When I participated in the so-called “National HIV/AIDS Strategy” and the word “immigrant” was nowhere to be found, I realized that my work needed to be more intentional and embrace human rights principles as my personal framework in any efforts in which I am involved. Just recently I was invited into an important fellowship, by the U.S. Human Rights Network, to their 2018 Fighting Injustice through Human Rights Education (FIHRE) program. As a USHRN FIHRE fellow, I would more formally incorporate human rights principles into my work in HIV/AIDS.
Bastida: Some of the activities at the HIV Is Not a Crime academy were related to art. What is the relevance of using artistic projects to sensitize populations about a problem such as HIV criminalization?
Castro-Bojorquez: Diego Rivera said that every Mexican child is born an artist. I love being an artist and an activist, and I honestly feel that it is with my filmmaking that I better express myself and feel the most connected to people. At HINAC 3
we had different expressions of art, from a poster contest, films, ballroom à la “Indianapolis is burning”—and my altar! [In Mexican culture, an altar pays tribute to the dead.]
For the second time around, I was fortunate to create an altar at the conference to honor the legacy of our sisters and brothers who died because of complications with AIDS and to embrace the idea of celebration even in death. I loved the connections I made during the evenings the altar was open and the stories we heard as a collective.
HIV criminalization in Mexico
Castro-Bojorquez: When I was in Mexico City in 2017 and doing transformative HIV work with you, among other brilliant people, I noticed a tremendous division among the LGBTQ community. I even heard a dear friend saying that “straight people living with HIV have less rights than LGBTQ people living with HIV.” Can you speak to how these divisions in our own queer community affect people living with HIV/AIDS in Mexico?
Bastida: I think that Mexican society, as a diverse entity, is comprised of many opinions and thoughts. In fact, all people should have their own ideas and beliefs. However, it is necessary to agree on general points of view when we talk about common agendas and goals. In this case, to improve the lives of people living with HIV, their conditions and rights. At this time, we have not established a common agenda on HIV. There are so many movements, focused on different goals. For example, a special group for women, another for sex workers, another one for young people and many for LGBTQ persons. But these movements don’t work together and just partially share some goals.
Universal access to antiretrovirals is partial; discrimination is still part of their lives; more than 20 percent of new HIV infections are not detected; co-infections are not treated at all; and there are special criminal laws for people living with HIV.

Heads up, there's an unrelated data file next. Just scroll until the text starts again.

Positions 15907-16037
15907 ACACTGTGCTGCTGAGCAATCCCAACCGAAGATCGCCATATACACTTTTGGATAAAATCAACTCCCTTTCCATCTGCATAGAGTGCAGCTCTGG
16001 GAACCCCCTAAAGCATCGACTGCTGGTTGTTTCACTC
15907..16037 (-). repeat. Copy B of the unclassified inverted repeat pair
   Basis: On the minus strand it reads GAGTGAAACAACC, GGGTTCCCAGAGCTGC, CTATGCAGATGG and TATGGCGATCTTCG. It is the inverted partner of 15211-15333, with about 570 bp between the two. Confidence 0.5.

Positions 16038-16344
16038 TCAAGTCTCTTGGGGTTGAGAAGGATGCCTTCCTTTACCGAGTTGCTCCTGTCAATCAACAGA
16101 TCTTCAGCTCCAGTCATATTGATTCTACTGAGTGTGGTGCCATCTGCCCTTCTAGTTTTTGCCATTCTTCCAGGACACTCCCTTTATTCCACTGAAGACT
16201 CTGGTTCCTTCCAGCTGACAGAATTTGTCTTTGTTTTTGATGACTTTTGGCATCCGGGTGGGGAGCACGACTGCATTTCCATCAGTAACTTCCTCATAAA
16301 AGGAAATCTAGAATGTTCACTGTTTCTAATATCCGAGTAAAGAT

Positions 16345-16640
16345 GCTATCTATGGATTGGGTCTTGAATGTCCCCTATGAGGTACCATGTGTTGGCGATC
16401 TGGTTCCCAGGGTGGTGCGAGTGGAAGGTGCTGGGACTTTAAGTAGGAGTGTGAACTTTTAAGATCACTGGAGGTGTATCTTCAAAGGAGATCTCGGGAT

Castro-Bojorquez: At HINAC 3 you were part of the Mexican delegation and represented the newly formed Red mexicana de organizaciones contra la criminalización del VIH (Mexican Network of Organizations Against the Criminalization of HIV). Why was it important for people here in the U.S. to learn about the HIV work done in Mexico and Latin America?
Bastida: Language represents a big barrier between Mexico and Latin America and the United States and Canada. Many times, it seems that the North and the South are totally different so, apparently, we cannot build common bonds in spite of the fact that we share many problems. One of them is HIV criminalization in our laws. The HIV Justice Network has documented that the U.S. is one of the countries where most persons have been prosecuted in the whole world. Mexico does not appear on that list, but 30 of the states that belong to the Mexican Republic have legal frameworks similar
to the American ones.
We could see during the training sessions that many delegates didn’t know that, or of the existence of a Mexican movement. In addition, they didn’t know that in Mexico the Supreme Court has ruled that laws which punish people living with HIV are not constitutional because they are discriminatory.
In the sessions, we explained how persons who belong to different NGOs [non-governmental organizations] and are from different cities and countries, such as you, could gather together and implement a strategy, at several levels, that could reach public and political spaces where decisions and changes can be made.
We shared our experience in the Veracruz case, a Mexican state that in 2015 changed its law to criminalize HIV. As a result of that, Grupo Multisectorial en VIH-SIDA del Estado de Veracruz [the Multisectorial Group in HIV-AIDS in the State of Veracruz] asked the National Human Rights Commission to declare the law an unconstitutional action because it affects the rights of people living with HIV. That action was submitted to the National Supreme Court and discussed in 2018, three years later. The result was a declaration that the law was invalid.